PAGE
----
UBC Theses and Dissertations
Removal of natural organic matter for drinking water treatment using electrocoagulation and ultrafiltration Froese, Emily
This work combined iron electrocoagulation (EC) and ultrafiltration (UF) to treat synthetic and natural surface waters to remove Natural Organic Matter (NOM). Fixed EC conditions were applied to the feed water in a continuous flow EC reactor, at a flow rate of 1 LPM and an applied current of 2 A. These test conditions resulted in an average DOC and UVA-254 reduction of 33+/-4% and 57+/-8% respectively for the synthetic feed water. The EC effluent acted as the feed water for the EC/UF systems. Two UF membrane types were tested: (1) a 300kDa ceramic disk membrane; and, (2) a 0.04 um PVDF hollow-fibre membrane. Both systems were operated at a constant flux of 50 LMH. Periodic backwash cycles were applied to evaluate the effect of backwashing on the overall membrane fouling rates. Backwashing with a 30 minute filtration cycle and 5 minute backwash reduced the fouling rate by (50+/-3)% and (2+/-6)% in the ceramic and PVDF membranes, respectively. Applying backwash to the EC/UF test with natural feed water resulted in a (95+/-0.5)% lower fouling rate compared to the EC/UF test with synthetic feed water test under the same conditions. Therefore, water composition has a significant effect on the membrane fouling rates of the EC/UF system. Air sparging was also applied to the PVDF membrane system and resulted in reducing the overall fouling rate by (64+/-2)%. Comparatively, the combination of air sparging and backwashing reduced the overall fouling rate by (98+/-1)%. The EC/UF test with air sparging and backwash also resulted in additional NOM removal of the UF permeate. Air sparging has never been combined with an EC/UF system and these are promising results in the quest to develop a EC/UF drinking water treatment system for small and remote communities.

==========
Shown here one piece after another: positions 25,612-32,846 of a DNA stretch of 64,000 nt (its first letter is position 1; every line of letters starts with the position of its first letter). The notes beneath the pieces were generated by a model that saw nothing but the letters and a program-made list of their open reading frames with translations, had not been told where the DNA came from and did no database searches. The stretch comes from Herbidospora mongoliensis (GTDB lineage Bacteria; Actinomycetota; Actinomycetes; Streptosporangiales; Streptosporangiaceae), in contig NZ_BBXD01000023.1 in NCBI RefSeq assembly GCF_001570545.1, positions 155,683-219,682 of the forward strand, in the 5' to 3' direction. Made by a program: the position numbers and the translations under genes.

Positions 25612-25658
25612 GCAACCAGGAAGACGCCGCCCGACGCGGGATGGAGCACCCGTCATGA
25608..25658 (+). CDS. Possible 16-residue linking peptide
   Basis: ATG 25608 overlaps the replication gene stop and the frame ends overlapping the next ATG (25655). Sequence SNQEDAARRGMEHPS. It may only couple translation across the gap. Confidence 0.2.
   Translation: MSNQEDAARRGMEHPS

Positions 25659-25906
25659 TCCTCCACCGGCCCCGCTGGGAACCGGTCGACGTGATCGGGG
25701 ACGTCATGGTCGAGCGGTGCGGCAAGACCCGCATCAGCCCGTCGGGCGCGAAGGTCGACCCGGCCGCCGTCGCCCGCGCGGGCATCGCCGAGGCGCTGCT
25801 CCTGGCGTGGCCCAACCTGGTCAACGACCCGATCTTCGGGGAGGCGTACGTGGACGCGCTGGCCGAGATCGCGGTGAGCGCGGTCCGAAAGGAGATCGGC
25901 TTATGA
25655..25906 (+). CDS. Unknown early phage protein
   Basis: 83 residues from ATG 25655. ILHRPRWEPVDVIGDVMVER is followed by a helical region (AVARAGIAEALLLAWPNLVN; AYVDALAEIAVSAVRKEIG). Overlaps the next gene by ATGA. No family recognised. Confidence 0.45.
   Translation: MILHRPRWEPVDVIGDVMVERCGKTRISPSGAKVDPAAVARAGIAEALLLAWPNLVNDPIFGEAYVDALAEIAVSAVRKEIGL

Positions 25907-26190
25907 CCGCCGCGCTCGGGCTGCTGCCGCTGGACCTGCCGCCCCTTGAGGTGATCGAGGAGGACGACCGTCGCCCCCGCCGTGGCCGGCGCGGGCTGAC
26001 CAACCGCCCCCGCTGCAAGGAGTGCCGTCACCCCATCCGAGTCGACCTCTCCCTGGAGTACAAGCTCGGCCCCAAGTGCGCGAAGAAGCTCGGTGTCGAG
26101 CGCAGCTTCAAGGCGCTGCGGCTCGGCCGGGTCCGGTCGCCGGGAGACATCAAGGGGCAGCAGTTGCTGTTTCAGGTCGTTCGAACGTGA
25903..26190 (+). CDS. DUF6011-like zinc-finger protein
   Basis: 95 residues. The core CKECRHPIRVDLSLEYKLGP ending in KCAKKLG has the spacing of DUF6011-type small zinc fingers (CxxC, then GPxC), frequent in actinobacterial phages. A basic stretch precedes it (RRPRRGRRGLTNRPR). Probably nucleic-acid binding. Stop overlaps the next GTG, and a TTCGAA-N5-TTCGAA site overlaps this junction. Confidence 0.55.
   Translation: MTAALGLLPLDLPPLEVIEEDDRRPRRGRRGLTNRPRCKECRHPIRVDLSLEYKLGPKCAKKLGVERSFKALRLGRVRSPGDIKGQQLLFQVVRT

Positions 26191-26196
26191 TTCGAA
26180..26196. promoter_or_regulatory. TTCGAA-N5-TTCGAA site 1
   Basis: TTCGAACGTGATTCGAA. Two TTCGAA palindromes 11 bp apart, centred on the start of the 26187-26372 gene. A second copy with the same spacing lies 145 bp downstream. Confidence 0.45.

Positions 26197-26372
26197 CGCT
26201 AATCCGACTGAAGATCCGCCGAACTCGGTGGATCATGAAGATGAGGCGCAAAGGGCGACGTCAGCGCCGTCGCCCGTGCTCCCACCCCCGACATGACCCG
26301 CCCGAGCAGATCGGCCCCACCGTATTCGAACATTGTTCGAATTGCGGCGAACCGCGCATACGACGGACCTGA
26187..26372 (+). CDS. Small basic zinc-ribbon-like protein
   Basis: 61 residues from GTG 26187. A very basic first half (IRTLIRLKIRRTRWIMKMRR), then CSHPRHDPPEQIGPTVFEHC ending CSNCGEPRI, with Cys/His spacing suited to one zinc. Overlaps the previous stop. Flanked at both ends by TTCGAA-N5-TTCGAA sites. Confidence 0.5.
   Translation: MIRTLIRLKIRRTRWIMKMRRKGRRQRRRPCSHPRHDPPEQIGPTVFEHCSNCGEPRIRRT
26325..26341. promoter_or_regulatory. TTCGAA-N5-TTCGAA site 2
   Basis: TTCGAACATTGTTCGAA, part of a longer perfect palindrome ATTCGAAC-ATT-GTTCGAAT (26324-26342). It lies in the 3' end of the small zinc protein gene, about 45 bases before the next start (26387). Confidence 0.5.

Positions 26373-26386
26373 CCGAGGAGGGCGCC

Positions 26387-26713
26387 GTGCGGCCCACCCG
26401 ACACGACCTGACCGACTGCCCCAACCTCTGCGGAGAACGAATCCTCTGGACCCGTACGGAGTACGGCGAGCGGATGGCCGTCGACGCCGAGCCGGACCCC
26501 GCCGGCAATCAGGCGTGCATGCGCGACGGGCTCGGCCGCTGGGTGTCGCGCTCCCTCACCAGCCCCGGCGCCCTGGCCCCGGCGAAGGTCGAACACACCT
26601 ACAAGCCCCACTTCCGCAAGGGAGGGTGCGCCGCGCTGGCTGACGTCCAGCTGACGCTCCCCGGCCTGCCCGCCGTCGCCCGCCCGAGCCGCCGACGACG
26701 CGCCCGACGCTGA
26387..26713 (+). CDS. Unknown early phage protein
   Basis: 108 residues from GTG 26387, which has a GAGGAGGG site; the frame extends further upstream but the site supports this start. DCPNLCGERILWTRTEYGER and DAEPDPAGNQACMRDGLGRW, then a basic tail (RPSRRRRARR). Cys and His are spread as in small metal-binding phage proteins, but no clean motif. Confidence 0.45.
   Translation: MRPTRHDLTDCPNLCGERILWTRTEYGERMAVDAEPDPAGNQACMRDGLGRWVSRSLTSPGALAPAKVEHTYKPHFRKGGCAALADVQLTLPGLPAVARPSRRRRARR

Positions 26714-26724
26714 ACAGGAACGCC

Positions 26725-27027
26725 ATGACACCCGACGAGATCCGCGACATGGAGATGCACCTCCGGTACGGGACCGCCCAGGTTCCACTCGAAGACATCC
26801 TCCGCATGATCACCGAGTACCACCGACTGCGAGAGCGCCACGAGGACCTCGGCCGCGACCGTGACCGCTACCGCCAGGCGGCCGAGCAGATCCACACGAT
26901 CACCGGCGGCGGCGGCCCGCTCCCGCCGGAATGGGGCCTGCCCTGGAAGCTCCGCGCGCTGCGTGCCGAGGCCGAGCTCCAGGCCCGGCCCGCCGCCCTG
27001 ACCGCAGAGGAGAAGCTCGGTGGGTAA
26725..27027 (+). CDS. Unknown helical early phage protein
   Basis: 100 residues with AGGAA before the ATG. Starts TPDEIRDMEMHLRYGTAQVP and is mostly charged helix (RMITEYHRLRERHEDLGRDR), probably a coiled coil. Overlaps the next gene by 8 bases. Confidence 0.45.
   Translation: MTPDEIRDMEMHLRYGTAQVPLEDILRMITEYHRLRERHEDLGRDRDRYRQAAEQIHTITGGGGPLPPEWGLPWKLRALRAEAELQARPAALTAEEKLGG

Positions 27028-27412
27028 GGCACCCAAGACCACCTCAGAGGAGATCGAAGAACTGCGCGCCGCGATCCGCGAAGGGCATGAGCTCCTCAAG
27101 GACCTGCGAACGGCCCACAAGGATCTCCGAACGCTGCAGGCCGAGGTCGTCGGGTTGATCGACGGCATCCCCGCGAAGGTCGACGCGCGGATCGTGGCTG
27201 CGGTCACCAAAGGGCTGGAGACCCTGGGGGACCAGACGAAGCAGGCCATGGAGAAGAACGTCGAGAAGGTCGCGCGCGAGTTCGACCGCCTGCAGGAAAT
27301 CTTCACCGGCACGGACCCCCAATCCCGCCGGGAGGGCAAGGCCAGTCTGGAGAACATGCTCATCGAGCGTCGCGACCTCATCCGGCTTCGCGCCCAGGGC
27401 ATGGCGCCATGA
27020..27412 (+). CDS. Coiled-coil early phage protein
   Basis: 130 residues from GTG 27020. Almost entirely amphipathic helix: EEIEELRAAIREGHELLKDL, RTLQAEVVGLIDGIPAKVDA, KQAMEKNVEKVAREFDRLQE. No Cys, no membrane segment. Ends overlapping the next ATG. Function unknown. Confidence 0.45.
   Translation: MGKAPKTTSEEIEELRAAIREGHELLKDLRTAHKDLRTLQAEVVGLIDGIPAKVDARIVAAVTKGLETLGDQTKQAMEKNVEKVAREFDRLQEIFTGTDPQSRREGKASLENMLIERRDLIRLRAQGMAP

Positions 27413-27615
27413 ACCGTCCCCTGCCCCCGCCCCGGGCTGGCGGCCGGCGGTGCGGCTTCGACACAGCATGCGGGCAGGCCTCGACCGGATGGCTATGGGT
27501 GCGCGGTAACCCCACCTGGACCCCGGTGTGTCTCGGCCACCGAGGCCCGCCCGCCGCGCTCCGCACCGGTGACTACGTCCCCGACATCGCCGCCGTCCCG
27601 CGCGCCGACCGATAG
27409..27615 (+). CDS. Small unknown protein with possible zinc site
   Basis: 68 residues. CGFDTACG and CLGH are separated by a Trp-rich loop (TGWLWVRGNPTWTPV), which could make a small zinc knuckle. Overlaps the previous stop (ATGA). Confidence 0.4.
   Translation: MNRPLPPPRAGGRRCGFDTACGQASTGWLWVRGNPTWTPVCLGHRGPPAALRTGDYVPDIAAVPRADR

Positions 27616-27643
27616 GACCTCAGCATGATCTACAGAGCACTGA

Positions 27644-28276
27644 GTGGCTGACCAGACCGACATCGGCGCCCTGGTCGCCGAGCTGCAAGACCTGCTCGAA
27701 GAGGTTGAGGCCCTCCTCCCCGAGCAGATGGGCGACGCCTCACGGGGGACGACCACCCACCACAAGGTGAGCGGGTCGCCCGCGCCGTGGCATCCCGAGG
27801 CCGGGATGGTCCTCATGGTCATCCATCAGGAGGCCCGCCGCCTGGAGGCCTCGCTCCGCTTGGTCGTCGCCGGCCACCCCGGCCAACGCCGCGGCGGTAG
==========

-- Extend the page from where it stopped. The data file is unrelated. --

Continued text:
Item Citations and Data
Attribution-NonCommercial-NoDerivatives 4.0 International